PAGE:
Mr. Bradshaw: The numbers of staff in the Foreign and Commonwealth Office are shown in table C of Civil Service Statistics 2000, published on 31 August 2001. Copies are available in the Libraries of the House.
Angus Robertson: To ask the Secretary of State for Foreign and Commonwealth Affairs whether Scottish Executive Officers who work internationally under arrangements reached between the Scotland Office and Foreign and Commonwealth Office report to the Scotland Office; and how many of them are accorded diplomatic status. 
Mr. Straw: Scottish Executive Officers work internationally under the arrangements agreed in the Concordat on International Relations. The Framework for co-operation is between the devolved Administrations and the Foreign and Commonwealth Office. Accordingly, Scottish Executive Officers report to both. The FCO has assisted the Scottish Executive to set up an office in Brussels and has given five staff in Scottish Executive EU Office diplomatic status. The Scottish Executive Officer in the British Embassy in Washington also has diplomatic status.
Mr. Tynan: To ask the Secretary of State for Foreign and Commonwealth Affairs what representations his Department has made to the Zimbabwe authorities regarding the treatment of members of the foreign and domestic press. 
Mr. Bradshaw: My right hon. Friend the Foreign Secretary issued a strong statement on 24 November expressing his concern at the comments of the Zimbabwean Government spokesman which implied that foreign and local journalists were assisting terrorists. The British High Commissioner in Zimbabwe made formal representations to the Foreign Ministry in Harare on 26 November, and wrote to the Zimbabwean Foreign Minister the same day, expressing the British Government's deep concern at threats to the independent media in Zimbabwe.
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with the Zimbabwe Government under the Cotonou Agreement. Freedom of the media is a key element of recently-passed United States Congressional legislation on Zimbabwe. And Commonwealth Ministers issued a strong statement of concern about the situation in Zimbabwe at their meeting in London on 20 December, including the pressures on the independent media in that country.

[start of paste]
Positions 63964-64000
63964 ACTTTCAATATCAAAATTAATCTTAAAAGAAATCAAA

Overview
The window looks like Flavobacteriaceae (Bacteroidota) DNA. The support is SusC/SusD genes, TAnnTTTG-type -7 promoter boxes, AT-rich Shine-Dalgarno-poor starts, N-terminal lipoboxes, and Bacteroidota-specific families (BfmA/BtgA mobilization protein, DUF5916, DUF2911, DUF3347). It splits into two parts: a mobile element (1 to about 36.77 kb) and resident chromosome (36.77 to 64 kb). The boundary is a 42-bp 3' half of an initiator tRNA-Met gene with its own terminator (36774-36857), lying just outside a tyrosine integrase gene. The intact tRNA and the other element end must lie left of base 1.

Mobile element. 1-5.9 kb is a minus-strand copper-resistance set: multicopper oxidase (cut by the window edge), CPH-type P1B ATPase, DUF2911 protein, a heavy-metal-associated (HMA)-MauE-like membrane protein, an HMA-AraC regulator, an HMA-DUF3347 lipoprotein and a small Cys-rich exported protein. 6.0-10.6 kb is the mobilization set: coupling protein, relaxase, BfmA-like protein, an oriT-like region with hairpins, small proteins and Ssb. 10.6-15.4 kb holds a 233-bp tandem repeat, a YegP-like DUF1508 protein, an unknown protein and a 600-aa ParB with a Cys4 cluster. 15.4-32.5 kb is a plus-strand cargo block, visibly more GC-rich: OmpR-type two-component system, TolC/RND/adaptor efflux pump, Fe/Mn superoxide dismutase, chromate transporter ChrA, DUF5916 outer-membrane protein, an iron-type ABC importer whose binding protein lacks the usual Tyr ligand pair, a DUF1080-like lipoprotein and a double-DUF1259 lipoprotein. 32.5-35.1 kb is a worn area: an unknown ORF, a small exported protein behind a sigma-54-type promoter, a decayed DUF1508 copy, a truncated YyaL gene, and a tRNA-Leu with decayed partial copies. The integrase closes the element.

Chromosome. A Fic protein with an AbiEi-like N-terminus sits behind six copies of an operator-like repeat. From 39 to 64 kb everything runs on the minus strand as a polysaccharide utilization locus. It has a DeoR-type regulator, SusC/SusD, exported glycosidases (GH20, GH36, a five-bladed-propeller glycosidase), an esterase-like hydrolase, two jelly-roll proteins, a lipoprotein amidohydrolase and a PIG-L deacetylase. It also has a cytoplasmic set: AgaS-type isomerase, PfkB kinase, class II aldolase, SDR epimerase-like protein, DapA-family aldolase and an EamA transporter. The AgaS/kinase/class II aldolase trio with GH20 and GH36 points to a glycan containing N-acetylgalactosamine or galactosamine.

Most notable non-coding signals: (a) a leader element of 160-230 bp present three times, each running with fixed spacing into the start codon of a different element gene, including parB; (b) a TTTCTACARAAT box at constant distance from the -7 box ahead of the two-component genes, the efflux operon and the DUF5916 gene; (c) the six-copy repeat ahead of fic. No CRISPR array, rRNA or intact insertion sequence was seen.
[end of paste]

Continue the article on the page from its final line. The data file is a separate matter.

Mr. Ancram: To ask the Secretary of State for Foreign and Commonwealth Affairs what discussions his Department had with the Home Office concerning the deportation of Gerald Mutekiwa (a) before his deportation and (b) after his deportation. 
Mr. Straw: The Foreign Office provides the Home Office with regular political reporting on Zimbabwe. The Home Office leads on asylum policy. The Home Office did not discuss Mr. Mutekiwa's case with the Foreign Office before his deportation. Following allegations that Mr. Mutekiwa had been mistreated on his return to Zimbabwe, the Home Office asked the British High Commission in Harare to investigate the allegations. It is doing so.
Mr. Ancram: To ask the Secretary of State for Foreign and Commonwealth Affairs what information he has received on the treatment of Gerald Mutekiwa by Zimbabwean security police after being deported from the United Kingdom. 
Mr. Straw: The Home Office are responsible for asylum policy. The Foreign Office, the British High Commission in Harare and the Home Office are in regular contact about the overall security situation in Zimbabwe.
Mr. Ancram: To ask the Secretary of State for Foreign and Commonwealth Affairs what discussions his Department has had with British representatives in Zimbabwe concerning the security of persons deported to Zimbabwe from the United Kingdom. 
Ann Clwyd: To ask the Secretary of State for Foreign and Commonwealth Affairs what representations he has made to the Government of Zimbabwe about the medical condition of Mr. Fletcher Dulini-Neube MP.